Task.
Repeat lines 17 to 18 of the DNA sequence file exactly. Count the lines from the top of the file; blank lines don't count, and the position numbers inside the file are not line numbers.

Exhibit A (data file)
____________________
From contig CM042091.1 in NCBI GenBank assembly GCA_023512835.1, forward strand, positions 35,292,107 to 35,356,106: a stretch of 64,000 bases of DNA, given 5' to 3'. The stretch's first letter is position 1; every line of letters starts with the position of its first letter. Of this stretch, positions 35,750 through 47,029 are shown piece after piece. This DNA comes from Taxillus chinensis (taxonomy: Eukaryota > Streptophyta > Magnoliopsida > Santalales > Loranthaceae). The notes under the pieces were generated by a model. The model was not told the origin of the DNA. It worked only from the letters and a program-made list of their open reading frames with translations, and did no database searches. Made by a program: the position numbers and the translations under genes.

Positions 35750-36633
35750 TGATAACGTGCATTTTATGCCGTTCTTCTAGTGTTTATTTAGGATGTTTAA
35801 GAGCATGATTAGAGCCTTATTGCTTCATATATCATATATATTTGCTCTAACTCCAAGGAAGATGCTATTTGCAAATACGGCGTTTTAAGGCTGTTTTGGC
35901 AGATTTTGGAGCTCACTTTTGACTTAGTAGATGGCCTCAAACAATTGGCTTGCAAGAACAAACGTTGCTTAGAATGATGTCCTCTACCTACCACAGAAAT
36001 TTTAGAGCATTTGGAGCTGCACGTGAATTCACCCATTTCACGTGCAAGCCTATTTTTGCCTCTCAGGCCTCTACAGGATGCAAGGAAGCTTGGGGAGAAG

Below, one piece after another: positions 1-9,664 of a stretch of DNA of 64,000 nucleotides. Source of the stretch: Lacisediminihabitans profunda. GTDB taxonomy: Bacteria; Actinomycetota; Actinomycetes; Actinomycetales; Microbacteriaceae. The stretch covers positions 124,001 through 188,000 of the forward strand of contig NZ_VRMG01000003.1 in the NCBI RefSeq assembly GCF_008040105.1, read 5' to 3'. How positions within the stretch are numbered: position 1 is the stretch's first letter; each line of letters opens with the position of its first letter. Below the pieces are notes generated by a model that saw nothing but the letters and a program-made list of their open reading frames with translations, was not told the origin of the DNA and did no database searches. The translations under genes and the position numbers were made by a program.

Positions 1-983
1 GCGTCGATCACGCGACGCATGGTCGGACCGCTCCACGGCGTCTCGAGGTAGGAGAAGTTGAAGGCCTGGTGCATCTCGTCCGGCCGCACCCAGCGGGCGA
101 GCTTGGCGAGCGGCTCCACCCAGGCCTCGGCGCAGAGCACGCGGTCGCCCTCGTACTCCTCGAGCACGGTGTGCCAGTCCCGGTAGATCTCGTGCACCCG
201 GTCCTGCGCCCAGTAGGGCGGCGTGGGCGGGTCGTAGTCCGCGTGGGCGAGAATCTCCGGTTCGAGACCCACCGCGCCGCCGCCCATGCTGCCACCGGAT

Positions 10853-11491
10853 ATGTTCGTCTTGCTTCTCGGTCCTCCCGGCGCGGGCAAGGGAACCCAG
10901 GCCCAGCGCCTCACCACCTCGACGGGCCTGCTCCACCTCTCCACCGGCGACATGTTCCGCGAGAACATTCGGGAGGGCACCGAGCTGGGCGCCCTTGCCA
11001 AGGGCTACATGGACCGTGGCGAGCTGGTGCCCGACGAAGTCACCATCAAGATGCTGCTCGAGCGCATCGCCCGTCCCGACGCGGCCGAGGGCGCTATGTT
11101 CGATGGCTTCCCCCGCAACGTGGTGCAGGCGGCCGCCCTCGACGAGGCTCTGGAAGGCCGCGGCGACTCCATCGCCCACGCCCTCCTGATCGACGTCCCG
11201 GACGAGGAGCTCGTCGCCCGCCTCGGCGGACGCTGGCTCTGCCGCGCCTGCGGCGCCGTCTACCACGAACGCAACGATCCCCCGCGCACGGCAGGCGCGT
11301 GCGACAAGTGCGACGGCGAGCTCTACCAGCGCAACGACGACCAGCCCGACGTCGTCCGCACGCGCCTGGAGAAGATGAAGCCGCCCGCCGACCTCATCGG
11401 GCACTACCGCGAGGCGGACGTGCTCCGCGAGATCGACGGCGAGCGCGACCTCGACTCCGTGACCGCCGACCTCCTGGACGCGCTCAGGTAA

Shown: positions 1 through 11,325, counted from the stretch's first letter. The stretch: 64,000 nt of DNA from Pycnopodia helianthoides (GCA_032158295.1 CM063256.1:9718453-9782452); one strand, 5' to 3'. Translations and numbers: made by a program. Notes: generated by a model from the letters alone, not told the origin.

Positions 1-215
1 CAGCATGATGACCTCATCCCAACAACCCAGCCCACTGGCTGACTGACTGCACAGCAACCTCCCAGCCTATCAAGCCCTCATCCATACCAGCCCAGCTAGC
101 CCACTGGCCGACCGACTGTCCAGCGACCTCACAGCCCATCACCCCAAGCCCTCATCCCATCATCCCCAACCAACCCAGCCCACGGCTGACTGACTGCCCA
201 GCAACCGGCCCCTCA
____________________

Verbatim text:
11201 GACGAGGAGCTCGTCGCCCGCCTCGGCGGACGCTGGCTCTGCCGCGCCTGCGGCGCCGTCTACCACGAACGCAACGATCCCCCGCGCACGGCAGGCGCGT
11301 GCGACAAGTGCGACGGCGAGCTCTACCAGCGCAACGACGACCAGCCCGACGTCGTCCGCACGCGCCTGGAGAAGATGAAGCCGCCCGCCGACCTCATCGG